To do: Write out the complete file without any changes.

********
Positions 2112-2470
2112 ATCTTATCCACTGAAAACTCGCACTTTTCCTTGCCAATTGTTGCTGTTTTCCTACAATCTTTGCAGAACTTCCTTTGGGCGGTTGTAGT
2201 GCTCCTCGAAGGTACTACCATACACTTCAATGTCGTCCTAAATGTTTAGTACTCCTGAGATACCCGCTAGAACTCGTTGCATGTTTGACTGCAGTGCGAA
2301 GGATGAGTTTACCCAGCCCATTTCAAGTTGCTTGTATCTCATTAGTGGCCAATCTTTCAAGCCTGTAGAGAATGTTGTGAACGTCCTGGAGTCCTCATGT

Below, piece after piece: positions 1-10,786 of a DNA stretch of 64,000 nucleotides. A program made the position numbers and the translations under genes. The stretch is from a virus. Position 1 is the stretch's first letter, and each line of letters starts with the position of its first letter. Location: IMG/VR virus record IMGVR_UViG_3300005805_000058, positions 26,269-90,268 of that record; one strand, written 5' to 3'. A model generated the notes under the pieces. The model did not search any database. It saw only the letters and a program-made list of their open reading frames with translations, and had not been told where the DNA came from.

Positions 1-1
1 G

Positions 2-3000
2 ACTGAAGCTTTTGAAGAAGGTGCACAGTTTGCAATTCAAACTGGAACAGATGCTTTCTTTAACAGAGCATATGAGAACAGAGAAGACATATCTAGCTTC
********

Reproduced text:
Positions 2112-2470
2112 ATCTTATCCACTGAAAACTCGCACTTTTCCTTGCCAATTGTTGCTGTTTTCCTACAATCTTTGCAGAACTTCCTTTGGGCGGTTGTAGT
2201 GCTCCTCGAAGGTACTACCATACACTTCAATGTCGTCCTAAATGTTTAGTACTCCTGAGATACCCGCTAGAACTCGTTGCATGTTTGACTGCAGTGCGAA
2301 GGATGAGTTTACCCAGCCCATTTCAAGTTGCTTGTATCTCATTAGTGGCCAATCTTTCAAGCCTGTAGAGAATGTTGTGAACGTCCTGGAGTCCTCATGT

Below, piece after piece: positions 1-10,786 of a DNA stretch of 64,000 nucleotides. A program made the position numbers and the translations under genes. The stretch is from a virus. Position 1 is the stretch's first letter, and each line of letters starts with the position of its first letter. Location: IMG/VR virus record IMGVR_UViG_3300005805_000058, positions 26,269-90,268 of that record; one strand, written 5' to 3'. A model generated the notes under the pieces. The model did not search any database. It saw only the letters and a program-made list of their open reading frames with translations, and had not been told where the DNA came from.

Positions 1-1
1 G

Positions 2-3000
2 ACTGAAGCTTTTGAAGAAGGTGCACAGTTTGCAATTCAAACTGGAACAGATGCTTTCTTTAACAGAGCATATGAGAACAGAGAAGACATATCTAGCTTC